By Tom Toles, the Washington Post.
In 9th grade, Mrs. Studer told me I was a total dud at math. I guess she was right: I just can’t figure out how things are supposed to work in times like these. I think I need some help with these equations.
Finally, folks seem to be spending less, and perhaps consuming what they already have instead of consuming what they don’t need. Do we really need a DVD player in the shower? (Wetflix?).
American consumers have been totally out of control for far too long – journalist Steven Pearlstein, in Saturday’s Post, says that the economic meltdown has been fueled by “decades of national profligacy.”
So here’s the part I don’t get. The pundits, like Pearlstein, or Thomas Friedman at the New York Times, are urging us to come to our consumerist senses, hold mortgages that are non-fiction, get rid of credit card and line-of-credit debt. Meanwhile UCLA’s Prof. Jared Diamond reminds us that the developed nations of the world consume 32 times more stuff than the developing world, a circumstance that is ridiculously unsustainable (if everyone on Earth consumed like we did, it would be as if the planet had a population of 72 billion. Now that’s “Hot, Flat, and Crowded”).
On the other hand, we hear that retail sales have taken a nosedive and earnings are choking. Unemployment is rising fast, new construction is way down, and the car companies are shutting for a month at a time (finally). We need to get out their and spend! So here’s my question: are we supposed to buy stuff now or not?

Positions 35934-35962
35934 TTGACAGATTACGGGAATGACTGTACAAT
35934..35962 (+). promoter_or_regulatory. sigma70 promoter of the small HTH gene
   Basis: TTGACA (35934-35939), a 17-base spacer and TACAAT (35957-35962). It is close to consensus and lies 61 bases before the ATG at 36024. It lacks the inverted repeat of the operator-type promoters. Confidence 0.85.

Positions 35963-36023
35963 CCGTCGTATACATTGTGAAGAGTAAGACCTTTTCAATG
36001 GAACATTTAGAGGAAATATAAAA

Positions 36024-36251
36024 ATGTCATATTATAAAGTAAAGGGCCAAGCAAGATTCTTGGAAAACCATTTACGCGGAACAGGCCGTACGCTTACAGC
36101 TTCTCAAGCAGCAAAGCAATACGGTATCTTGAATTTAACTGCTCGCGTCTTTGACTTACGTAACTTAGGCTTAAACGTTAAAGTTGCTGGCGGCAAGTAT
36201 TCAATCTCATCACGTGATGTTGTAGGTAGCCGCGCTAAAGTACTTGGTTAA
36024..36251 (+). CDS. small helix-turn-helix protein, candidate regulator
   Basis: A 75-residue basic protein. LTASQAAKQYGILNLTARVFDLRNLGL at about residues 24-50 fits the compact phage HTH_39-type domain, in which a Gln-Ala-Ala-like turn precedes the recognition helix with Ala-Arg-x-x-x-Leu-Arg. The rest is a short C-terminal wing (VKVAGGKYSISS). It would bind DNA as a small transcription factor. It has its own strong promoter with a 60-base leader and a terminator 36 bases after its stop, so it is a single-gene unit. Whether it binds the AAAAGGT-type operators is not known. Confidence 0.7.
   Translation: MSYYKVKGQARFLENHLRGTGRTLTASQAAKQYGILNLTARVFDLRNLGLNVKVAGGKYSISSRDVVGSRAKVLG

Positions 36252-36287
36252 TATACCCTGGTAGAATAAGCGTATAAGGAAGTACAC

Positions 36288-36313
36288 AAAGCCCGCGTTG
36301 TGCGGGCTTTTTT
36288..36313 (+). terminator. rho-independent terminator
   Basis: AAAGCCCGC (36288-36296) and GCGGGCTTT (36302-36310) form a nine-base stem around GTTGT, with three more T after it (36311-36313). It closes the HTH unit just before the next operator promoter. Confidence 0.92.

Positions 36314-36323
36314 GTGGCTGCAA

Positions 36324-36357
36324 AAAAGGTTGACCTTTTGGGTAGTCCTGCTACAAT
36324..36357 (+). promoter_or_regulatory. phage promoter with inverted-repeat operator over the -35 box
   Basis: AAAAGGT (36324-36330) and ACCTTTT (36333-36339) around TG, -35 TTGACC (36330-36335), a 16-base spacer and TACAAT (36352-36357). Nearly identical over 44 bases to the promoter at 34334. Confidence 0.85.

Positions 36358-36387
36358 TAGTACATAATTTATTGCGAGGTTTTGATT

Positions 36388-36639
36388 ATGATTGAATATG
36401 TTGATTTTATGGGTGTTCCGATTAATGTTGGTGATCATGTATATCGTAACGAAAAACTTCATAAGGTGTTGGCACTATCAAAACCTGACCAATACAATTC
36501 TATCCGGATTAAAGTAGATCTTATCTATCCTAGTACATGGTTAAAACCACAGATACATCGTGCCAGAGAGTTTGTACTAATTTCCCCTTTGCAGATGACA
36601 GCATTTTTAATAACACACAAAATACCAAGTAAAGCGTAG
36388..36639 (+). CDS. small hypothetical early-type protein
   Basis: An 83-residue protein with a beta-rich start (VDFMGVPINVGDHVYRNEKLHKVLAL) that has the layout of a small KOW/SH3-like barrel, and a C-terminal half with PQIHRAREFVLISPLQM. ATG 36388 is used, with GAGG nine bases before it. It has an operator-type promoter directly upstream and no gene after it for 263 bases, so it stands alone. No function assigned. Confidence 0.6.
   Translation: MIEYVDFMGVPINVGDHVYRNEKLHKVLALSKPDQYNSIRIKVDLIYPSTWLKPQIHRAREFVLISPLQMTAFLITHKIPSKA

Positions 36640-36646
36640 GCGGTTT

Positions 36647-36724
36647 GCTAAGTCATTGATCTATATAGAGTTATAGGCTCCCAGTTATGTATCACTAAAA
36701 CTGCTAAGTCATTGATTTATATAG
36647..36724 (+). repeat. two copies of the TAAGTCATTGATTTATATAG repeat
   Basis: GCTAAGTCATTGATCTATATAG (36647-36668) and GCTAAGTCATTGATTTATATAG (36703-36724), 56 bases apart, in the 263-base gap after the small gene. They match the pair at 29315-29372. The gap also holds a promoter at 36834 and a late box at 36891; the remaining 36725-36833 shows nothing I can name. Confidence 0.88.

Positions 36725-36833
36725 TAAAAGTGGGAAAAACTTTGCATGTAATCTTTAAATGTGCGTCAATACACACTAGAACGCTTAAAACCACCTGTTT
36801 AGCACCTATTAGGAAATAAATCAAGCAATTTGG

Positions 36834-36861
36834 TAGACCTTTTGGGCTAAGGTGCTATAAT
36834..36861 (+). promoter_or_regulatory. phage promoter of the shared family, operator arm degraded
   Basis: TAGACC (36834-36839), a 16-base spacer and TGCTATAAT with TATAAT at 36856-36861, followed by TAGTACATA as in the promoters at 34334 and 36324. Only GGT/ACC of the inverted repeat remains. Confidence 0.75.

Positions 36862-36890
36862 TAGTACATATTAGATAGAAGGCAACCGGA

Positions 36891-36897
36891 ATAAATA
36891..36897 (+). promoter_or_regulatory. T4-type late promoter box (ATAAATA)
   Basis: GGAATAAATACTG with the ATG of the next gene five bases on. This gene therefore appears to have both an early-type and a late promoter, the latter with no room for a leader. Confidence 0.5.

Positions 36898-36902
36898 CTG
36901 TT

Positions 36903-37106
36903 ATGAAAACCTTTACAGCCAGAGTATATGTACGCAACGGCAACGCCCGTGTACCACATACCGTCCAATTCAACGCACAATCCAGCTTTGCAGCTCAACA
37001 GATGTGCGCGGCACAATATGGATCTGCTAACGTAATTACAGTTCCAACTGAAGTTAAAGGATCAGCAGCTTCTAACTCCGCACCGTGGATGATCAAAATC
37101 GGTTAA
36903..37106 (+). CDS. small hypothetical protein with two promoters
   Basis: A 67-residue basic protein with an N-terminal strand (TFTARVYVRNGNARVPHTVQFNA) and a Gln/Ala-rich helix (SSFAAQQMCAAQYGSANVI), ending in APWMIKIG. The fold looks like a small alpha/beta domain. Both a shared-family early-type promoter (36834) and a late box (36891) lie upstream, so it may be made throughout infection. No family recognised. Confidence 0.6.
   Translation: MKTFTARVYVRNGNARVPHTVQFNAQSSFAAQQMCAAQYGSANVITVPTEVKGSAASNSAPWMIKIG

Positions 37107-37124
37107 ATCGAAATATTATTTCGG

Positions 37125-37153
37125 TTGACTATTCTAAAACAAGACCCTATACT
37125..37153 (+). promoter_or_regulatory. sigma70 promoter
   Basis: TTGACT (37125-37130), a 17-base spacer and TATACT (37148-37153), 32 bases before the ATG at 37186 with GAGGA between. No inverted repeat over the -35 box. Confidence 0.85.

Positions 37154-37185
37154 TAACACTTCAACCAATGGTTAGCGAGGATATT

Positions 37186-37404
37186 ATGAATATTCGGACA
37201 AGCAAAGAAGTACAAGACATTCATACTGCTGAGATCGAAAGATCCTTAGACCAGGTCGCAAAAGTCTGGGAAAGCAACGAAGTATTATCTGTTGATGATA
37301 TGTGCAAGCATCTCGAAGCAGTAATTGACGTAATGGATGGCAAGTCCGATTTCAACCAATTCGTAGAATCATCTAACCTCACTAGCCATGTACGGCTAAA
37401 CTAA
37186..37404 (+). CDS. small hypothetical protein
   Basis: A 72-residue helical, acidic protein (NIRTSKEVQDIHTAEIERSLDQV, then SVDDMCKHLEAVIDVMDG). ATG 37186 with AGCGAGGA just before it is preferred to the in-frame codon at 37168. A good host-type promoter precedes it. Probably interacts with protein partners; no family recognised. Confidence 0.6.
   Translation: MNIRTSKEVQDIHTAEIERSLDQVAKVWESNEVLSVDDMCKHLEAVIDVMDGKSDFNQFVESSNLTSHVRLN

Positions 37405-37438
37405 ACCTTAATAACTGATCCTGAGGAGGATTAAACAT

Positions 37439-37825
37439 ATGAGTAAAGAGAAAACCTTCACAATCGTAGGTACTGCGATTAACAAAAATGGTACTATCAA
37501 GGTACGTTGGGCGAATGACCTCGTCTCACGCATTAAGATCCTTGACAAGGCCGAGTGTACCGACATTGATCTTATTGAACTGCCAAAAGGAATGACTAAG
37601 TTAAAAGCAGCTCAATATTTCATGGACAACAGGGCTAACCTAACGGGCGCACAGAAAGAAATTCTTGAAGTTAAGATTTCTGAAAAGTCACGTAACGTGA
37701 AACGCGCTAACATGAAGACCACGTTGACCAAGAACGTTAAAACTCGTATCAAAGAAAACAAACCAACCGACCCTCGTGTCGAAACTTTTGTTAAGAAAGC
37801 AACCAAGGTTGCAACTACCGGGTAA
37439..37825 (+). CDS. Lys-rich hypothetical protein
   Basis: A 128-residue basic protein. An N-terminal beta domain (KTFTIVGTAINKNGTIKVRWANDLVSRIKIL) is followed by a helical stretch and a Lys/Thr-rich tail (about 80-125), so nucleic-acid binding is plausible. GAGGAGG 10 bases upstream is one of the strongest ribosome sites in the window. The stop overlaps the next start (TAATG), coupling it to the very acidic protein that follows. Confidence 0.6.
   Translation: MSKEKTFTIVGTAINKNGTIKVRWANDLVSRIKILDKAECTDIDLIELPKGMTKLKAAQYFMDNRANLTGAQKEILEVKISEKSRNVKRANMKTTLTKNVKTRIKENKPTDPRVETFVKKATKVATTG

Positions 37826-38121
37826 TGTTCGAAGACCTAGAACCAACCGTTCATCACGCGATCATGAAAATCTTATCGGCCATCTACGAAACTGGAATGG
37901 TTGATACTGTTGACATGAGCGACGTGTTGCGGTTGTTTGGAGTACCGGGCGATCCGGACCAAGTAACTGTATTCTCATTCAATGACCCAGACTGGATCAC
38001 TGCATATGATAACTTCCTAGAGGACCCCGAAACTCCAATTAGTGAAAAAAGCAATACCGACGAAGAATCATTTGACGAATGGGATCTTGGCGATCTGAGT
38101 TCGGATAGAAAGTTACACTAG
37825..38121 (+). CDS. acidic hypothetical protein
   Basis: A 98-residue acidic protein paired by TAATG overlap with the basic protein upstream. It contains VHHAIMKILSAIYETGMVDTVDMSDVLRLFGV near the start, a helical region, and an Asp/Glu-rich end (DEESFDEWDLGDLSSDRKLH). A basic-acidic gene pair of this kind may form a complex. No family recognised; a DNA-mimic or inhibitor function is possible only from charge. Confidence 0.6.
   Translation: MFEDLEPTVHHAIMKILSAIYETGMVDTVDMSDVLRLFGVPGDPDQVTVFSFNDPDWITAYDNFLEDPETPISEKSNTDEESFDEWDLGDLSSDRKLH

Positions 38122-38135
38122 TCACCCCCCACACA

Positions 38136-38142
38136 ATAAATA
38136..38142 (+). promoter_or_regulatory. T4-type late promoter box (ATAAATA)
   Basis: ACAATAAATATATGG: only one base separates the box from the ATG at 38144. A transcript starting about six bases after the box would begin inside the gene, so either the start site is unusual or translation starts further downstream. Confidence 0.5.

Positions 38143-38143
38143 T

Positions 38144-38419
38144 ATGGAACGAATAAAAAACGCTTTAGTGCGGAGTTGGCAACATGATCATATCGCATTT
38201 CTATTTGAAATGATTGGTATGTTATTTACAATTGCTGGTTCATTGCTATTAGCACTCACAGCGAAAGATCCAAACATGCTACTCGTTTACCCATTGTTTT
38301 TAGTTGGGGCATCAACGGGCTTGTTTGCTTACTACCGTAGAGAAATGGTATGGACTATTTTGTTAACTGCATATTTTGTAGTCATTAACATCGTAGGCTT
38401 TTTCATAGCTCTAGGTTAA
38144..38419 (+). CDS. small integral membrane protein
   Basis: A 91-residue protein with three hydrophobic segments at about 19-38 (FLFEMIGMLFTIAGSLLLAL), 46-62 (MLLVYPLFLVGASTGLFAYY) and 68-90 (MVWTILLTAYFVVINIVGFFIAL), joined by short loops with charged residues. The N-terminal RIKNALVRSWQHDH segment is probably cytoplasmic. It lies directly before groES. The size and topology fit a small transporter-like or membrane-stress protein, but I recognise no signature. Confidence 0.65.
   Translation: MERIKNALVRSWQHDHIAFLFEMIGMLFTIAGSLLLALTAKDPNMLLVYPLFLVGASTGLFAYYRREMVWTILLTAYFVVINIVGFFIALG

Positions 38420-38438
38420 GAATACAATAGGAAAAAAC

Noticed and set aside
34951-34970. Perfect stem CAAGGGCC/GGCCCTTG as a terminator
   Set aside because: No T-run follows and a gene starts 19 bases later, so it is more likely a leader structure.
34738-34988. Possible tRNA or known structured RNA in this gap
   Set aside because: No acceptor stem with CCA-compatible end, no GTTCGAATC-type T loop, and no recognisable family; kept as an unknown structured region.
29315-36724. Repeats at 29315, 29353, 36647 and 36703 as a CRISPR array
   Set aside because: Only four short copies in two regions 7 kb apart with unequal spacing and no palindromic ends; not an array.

How exactly should we arrange our economic lives? For decades, our economic mantra has been “more.” Growth, for its own sake, has been the goal. Now we learn that growth perhaps has limits – limits of capital and credit: even greed appears to have found its limits. We can’t really buy what we need most – goods that are renewable and local, and communities that are sustainable – because there’s not much of it for sale at the moment.
When we hear about restructuring, perhaps we need to step back and think more radically about reorganizing our economy. A good read in this regard is Bill McKibben’s “Deep Economy: the Wealth of Communities and the Durable Future.” He asks, and attempts to answer, a pretty basic question: what is our economy for? What is it supposed to do, and what does it need to do for all of us to enjoy a common wealth? For me, the economy is not doing much that I want it to. Maybe for you too.
Something to think about as we zip off to the mall, or the foreclosure auction.